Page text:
“Paint what you know,” is a common piece of advice to those entering any artistic discipline. That’s why my first novel (The Fishfly) was semi-autobiographical. I write (and paint and act) about things I know. But I also write and paint and act about things I want to know more about. I ask questions and I venture an answer, based on observation. Each stroke, word or gesture is an exploration, a quest for observable knowledge.
“I paint things as they are. I don’t comment.” Henri de Toulouse-Lautrec
I say, “this is what I know right now.” I don’t claim it as the ultimate truth. It is always my point of view; my experience acts as a filter and I make no bones about it.
As a realist painter my job is to let go of as much of my desire to invent, so that I might get closer to what God has put in front of me. As an “expressive realist” I strive to walk that line between observable reality and the imagination. I admire invention as much as the next fellow, but I make a point not to let my ego’s desire to invent interfere with my process of seeing. The inherent conflict between reality and our imagination is what leads to my best work.
When an artist chooses to give up his devotion to a higher power, we tend to think of them as more inventive or creative than someone who can’t or won’t. I’m not sure how fair this assessment is. Creativity for me, as a realist, is in how I express what I see — what I choose to include and not include. What is essential and what is not?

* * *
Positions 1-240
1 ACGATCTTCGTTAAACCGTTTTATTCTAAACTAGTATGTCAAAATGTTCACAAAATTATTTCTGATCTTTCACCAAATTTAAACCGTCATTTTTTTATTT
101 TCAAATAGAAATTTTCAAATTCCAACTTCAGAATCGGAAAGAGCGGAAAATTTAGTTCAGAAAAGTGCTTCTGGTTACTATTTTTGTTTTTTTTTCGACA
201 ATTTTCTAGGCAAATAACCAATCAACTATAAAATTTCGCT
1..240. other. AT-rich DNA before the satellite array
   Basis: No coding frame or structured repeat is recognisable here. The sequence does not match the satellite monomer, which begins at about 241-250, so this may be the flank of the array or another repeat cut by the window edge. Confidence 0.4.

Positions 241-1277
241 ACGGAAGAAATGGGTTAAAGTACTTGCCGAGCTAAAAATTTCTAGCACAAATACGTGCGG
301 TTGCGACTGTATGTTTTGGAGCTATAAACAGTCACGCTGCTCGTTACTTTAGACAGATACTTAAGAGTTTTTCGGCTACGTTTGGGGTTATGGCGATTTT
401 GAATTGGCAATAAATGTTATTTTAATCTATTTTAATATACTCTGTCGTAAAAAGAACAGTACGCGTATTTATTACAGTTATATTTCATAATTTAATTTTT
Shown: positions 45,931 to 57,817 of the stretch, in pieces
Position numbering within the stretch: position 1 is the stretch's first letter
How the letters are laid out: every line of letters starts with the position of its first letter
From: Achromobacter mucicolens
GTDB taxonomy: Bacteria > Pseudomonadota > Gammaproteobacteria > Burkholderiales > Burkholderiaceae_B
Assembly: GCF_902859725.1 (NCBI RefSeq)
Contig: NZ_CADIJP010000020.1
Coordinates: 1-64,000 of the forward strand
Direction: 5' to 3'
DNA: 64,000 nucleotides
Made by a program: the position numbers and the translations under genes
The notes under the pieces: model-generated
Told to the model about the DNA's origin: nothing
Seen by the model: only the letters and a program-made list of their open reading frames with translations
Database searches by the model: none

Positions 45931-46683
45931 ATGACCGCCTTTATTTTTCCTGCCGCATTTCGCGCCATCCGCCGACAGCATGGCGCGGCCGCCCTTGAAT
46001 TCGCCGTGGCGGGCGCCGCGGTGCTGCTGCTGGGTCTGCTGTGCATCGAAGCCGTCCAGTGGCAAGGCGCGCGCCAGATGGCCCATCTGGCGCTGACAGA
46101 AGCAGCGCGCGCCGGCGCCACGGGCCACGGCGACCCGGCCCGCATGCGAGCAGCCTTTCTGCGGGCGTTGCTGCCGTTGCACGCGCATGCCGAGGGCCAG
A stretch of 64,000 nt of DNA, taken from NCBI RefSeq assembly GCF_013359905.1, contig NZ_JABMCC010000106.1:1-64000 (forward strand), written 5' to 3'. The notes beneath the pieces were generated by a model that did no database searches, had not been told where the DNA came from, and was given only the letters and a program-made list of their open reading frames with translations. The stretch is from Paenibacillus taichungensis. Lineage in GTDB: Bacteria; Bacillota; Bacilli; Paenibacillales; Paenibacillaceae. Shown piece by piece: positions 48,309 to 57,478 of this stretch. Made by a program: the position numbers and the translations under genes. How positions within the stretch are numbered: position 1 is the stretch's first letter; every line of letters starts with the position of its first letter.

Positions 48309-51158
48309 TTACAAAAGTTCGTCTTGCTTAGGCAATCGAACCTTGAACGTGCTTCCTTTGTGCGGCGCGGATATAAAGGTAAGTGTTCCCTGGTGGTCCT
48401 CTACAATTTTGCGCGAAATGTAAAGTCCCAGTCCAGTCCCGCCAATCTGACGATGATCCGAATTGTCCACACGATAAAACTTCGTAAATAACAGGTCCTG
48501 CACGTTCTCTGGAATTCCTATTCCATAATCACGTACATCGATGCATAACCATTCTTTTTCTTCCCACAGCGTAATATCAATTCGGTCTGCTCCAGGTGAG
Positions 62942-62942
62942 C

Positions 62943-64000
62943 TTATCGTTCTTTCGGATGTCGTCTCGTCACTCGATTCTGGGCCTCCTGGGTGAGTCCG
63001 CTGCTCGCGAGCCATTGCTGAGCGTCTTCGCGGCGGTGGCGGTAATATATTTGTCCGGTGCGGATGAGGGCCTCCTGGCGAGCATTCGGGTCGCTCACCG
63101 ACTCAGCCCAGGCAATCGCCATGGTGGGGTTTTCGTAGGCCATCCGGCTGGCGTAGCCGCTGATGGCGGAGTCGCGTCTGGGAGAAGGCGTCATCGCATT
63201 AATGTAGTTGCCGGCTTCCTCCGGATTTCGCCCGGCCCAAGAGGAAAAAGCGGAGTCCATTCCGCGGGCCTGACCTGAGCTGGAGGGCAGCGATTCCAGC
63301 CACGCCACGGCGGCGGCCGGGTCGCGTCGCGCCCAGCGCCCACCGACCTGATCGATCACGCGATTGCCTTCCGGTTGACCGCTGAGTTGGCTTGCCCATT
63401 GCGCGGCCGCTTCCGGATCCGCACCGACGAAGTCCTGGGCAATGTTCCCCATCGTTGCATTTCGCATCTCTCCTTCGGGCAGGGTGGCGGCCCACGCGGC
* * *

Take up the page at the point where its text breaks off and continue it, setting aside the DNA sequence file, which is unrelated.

“I paint what I know” means I am looking objectively at a shape to be inspired by it’s exact envelope and color, my goal being to find the relative connection this shape has to other shapes, each having it’s own specific envelope and color (color = hue value and chroma). Painting then (drawing in color), is nothing more than a celebration of how shapes are connected. I am abstracting and distilling information into its essence; I am simplifying. In many ways, a good realist is more of an abstract artist than any “abstract” artist will ever be. The fact is, I have never painted a nose in my life. I paint shapes and colors, which when seen together in context, appear to be a nose. The worst realists are painting things.
So, I paint what I know by verifying that it is indeed the abstraction of what I have objectively observed. If I can’t do that, then I am no longer painting realism. To be sure, I’m not saying realism is in anyway better than any other genre of painting or writing. Many find realism a mechanical, and consequently entirely unworthy, pursuit, no more noble than typing or taking a photo. But if you want to paint what you see (honest observation), better paint what you know.